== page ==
NEW YORK: Legal Issues Cloud Growth of Offshore Wind Power

ALBANY, New York, January 17, 2022 (ENS) – New York Governor Kathy Hochul has announced a plan to make a nation-leading $500 million investment in offshore wind as part of her 2022 State of the State address. But a group of New Jersey residents is complicating matters with a lawsuit to prevent the construction of the wind turbines, claiming the giant machines will harm their ocean recreation experiences and their tourism business.

Governor Hochul says the plan will directly invest in offshore wind manufacturing and supply chain infrastructure, create thousands of good-paying green jobs, deliver billions in economic impact, and generate enough energy to power millions of homes.

“With this investment, New York will lead the nation on offshore wind production, creating green jobs for New Yorkers, and powering our clean energy future,” Governor Hochul said. “I am proud to make New York a leader in offshore wind and renewable energy. We must harness the potential of offshore wind to fuel our economy forward and meet our ambitious climate goals.”

But the New Jersey residents are suing the Bureau of Ocean Energy Management, BOEM, to seek the reversal of its March 2021 decision to pursue the development of an area of ocean 30 miles off the coast of New Jersey for wind turbines.

The community group Save Long Beach Island has accused BOEM in a Washington, DC federal court of failing to prepare an in-depth report on potential environmental impacts of selecting 800,000 acres of the New York Bight to lease to developers for offshore wind turbines.

The Save Long Beach Island group is led by Bob Stern, PhD, an engineering and math expert, and a Beach Haven resident who previously managed the U.S. Department of Energy office that oversaw environmental impact statements
and protection of the environment related to energy programs and projects across the United States.

This community group wants the site of the proposed wind turbines moved further offshore and out of sight to the Hudson South Call Area which is approximately 30 to 57 miles from the coastline.​ Stern and his group argue that Hudson South offers more potential for wind energy and will lessen the environmental impact of this project as compared to the current lease area which starts at just nine and 10 miles off the Long Beach Island coast.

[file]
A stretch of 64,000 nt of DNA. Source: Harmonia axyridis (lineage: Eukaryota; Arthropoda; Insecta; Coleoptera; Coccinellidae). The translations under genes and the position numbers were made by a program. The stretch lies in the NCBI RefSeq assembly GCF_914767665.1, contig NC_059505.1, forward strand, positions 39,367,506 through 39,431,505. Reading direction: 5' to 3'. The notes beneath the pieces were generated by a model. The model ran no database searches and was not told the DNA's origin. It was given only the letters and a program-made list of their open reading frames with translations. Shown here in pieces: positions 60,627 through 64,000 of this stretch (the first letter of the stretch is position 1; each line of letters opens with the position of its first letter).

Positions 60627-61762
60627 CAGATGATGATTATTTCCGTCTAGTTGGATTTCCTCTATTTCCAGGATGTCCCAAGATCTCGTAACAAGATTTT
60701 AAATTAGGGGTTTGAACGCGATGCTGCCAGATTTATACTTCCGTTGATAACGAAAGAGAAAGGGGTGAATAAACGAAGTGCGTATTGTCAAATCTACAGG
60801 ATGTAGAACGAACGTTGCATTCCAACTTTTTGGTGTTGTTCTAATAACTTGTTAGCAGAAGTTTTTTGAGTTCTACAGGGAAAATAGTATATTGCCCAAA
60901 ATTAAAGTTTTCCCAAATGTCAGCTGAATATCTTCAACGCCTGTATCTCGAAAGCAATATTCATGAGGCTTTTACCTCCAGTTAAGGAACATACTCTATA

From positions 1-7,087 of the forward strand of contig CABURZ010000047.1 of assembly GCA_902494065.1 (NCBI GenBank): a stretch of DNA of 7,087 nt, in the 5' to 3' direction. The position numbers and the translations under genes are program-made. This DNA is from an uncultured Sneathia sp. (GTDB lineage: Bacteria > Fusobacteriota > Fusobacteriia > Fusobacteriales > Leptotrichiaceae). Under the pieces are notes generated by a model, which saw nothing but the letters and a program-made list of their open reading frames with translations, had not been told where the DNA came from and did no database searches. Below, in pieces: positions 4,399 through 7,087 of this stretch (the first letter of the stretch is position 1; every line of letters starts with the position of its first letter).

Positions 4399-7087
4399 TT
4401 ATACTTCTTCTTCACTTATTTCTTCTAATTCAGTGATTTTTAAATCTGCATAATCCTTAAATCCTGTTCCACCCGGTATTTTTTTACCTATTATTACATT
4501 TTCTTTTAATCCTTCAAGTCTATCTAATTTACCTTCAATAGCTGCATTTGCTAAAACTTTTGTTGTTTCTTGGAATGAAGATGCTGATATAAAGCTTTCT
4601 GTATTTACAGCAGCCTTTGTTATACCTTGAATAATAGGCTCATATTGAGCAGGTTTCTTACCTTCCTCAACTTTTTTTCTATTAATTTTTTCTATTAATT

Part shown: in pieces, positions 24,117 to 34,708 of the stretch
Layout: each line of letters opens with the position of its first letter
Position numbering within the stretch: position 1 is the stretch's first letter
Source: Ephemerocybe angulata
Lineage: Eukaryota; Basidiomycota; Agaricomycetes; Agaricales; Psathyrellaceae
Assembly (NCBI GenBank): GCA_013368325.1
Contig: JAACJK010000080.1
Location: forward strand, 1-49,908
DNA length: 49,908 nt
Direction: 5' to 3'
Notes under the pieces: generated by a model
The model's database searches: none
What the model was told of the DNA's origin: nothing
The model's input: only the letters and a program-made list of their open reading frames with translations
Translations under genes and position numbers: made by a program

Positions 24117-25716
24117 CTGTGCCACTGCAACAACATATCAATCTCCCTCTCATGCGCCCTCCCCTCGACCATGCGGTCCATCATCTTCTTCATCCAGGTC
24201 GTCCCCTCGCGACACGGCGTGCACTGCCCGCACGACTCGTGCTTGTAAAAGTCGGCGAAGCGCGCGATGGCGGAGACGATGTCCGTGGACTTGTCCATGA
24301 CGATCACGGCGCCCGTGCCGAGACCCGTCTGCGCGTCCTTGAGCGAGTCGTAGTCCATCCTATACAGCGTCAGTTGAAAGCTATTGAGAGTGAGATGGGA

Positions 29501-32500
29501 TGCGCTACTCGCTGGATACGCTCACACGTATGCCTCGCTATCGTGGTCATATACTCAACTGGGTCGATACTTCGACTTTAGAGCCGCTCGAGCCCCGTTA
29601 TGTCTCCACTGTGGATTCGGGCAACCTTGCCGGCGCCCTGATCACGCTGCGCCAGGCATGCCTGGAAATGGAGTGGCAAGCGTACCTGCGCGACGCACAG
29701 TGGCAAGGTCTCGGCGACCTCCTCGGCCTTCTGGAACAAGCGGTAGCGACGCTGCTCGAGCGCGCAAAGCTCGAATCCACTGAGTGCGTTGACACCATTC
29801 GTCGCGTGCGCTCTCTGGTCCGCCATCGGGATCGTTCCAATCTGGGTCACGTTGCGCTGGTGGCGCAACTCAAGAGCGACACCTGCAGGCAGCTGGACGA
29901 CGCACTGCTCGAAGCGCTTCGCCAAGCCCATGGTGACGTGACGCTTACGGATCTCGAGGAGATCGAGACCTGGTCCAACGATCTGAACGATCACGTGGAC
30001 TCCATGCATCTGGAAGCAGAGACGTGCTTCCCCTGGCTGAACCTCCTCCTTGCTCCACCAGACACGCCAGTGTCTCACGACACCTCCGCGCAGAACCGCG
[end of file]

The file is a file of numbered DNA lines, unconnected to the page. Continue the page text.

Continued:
​​To that end, the group is urging BOEM to add Hudson South to the project’s Environmental Impact Statement as an alternative to the current lease area. 

Regardless of the lawsuit, on January 12, Secretary of the Interior Deb Haaland announced that BOEM will hold a wind auction February 23 for more than 480,000 acres offshore New York and New Jersey, in the area known as the New York Bight.

For her announcement, Secretary Haaland was joined by New York Governor Hochul, New Jersey Governor Phil Murphy, and Liz Shuler, president of the American Federation of Labor and Congress of Industrial Organizations, AFL-CIO, to highlight what will be the first offshore wind lease sale under the Biden-Harris administration.

The auction will allow offshore wind developers to bid on six lease area, the most areas ever offered in a single auction, as described in BOEM’s Final Sale Notice.

Leases offered in this sale could result in 5.6 to 7 gigawatts of offshore wind energy, enough to power nearly two million homes. As offshore wind technology continues to advance, these areas may have the potential to produce even more clean energy.

“The Biden-Harris administration has made tackling the climate crisis a centerpiece of our agenda, and offshore wind opportunities like the New York Bight present a once-in-a-generation opportunity to fight climate change and create good-paying, union jobs in the United States,” said Secretary Haaland.

“We are at an inflection point for domestic offshore wind energy development. We must seize this moment – and we must do it together,” Haaland said.

The Biden-Harris administration’s goal to install 30 GW of offshore wind by 2030 is complemented by state offshore wind policies and actions throughout the Northeast and Mid-Atlantic. Collectively, New York and New Jersey have set the nation’s largest regional offshore wind target of installing over 16 gigawatts of offshore wind by 2035.

“Offshore wind holds the tremendous promise for our future in terms of climate change, economic growth, strengthening our work force, and job creation,” said Governor Murphy. “New Jersey is already committed to creating nearly one-quarter of the nation’s offshore wind-generation market and these transformative projects are proof that climate action can drive investments in infrastructure and manufacturing, while creating good-paying, union jobs.”

The New Jersey governor sees an opportunity to turn this vision of becoming a leader in the global offshore wind market into a reality.

“Here in New York, we are already living with the effects of climate change through extreme weather that pose a direct threat to our way of life,” Governor Hochul said. “We must chart an ambitious path toward a cleaner energy economy now more than ever, and today’s milestone further highlights New York’s commitment to reaching it’s offshore wind goals.”

Featured image: New York Governor Kathy Hochul announces that the Port of Albany will be one of the locations where offshore wind turbines will be constructed. Albany, New York, January 14, 2022 (Photo by Darren McGee courtesy Office of Governor Hochul)

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